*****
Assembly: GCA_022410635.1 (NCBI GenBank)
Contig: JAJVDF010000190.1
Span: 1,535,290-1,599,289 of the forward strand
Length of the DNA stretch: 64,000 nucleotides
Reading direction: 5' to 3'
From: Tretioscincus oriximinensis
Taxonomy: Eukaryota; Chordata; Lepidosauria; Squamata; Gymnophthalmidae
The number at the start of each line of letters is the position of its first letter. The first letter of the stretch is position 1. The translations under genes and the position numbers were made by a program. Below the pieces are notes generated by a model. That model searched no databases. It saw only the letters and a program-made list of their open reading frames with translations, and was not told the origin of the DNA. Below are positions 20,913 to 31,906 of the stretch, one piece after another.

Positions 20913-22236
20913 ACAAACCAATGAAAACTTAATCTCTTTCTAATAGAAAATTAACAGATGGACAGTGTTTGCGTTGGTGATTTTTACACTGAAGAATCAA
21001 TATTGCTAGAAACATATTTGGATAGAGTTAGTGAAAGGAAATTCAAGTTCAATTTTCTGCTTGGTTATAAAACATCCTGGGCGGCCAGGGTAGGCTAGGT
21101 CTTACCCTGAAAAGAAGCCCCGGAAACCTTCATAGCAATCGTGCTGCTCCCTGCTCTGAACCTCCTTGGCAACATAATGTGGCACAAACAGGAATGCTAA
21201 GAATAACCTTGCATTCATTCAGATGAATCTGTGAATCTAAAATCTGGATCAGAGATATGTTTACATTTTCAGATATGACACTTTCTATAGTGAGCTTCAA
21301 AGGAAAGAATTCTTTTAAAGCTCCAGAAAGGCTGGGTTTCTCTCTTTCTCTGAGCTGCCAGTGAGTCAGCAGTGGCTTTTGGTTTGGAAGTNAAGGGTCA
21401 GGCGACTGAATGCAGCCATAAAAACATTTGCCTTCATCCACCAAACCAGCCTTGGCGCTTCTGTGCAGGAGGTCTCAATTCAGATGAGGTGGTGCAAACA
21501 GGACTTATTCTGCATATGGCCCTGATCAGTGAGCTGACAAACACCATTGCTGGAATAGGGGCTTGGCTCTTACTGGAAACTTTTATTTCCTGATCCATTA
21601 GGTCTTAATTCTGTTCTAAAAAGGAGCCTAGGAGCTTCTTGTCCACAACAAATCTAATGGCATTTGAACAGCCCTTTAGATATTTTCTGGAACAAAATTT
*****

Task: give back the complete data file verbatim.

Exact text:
Assembly: GCA_022410635.1 (NCBI GenBank)
Contig: JAJVDF010000190.1
Span: 1,535,290-1,599,289 of the forward strand
Length of the DNA stretch: 64,000 nucleotides
Reading direction: 5' to 3'
From: Tretioscincus oriximinensis
Taxonomy: Eukaryota; Chordata; Lepidosauria; Squamata; Gymnophthalmidae
The number at the start of each line of letters is the position of its first letter. The first letter of the stretch is position 1. The translations under genes and the position numbers were made by a program. Below the pieces are notes generated by a model. That model searched no databases. It saw only the letters and a program-made list of their open reading frames with translations, and was not told the origin of the DNA. Below are positions 20,913 to 31,906 of the stretch, one piece after another.

Positions 20913-22236
20913 ACAAACCAATGAAAACTTAATCTCTTTCTAATAGAAAATTAACAGATGGACAGTGTTTGCGTTGGTGATTTTTACACTGAAGAATCAA
21001 TATTGCTAGAAACATATTTGGATAGAGTTAGTGAAAGGAAATTCAAGTTCAATTTTCTGCTTGGTTATAAAACATCCTGGGCGGCCAGGGTAGGCTAGGT
21101 CTTACCCTGAAAAGAAGCCCCGGAAACCTTCATAGCAATCGTGCTGCTCCCTGCTCTGAACCTCCTTGGCAACATAATGTGGCACAAACAGGAATGCTAA
21201 GAATAACCTTGCATTCATTCAGATGAATCTGTGAATCTAAAATCTGGATCAGAGATATGTTTACATTTTCAGATATGACACTTTCTATAGTGAGCTTCAA
21301 AGGAAAGAATTCTTTTAAAGCTCCAGAAAGGCTGGGTTTCTCTCTTTCTCTGAGCTGCCAGTGAGTCAGCAGTGGCTTTTGGTTTGGAAGTNAAGGGTCA
21401 GGCGACTGAATGCAGCCATAAAAACATTTGCCTTCATCCACCAAACCAGCCTTGGCGCTTCTGTGCAGGAGGTCTCAATTCAGATGAGGTGGTGCAAACA
21501 GGACTTATTCTGCATATGGCCCTGATCAGTGAGCTGACAAACACCATTGCTGGAATAGGGGCTTGGCTCTTACTGGAAACTTTTATTTCCTGATCCATTA
21601 GGTCTTAATTCTGTTCTAAAAAGGAGCCTAGGAGCTTCTTGTCCACAACAAATCTAATGGCATTTGAACAGCCCTTTAGATATTTTCTGGAACAAAATTT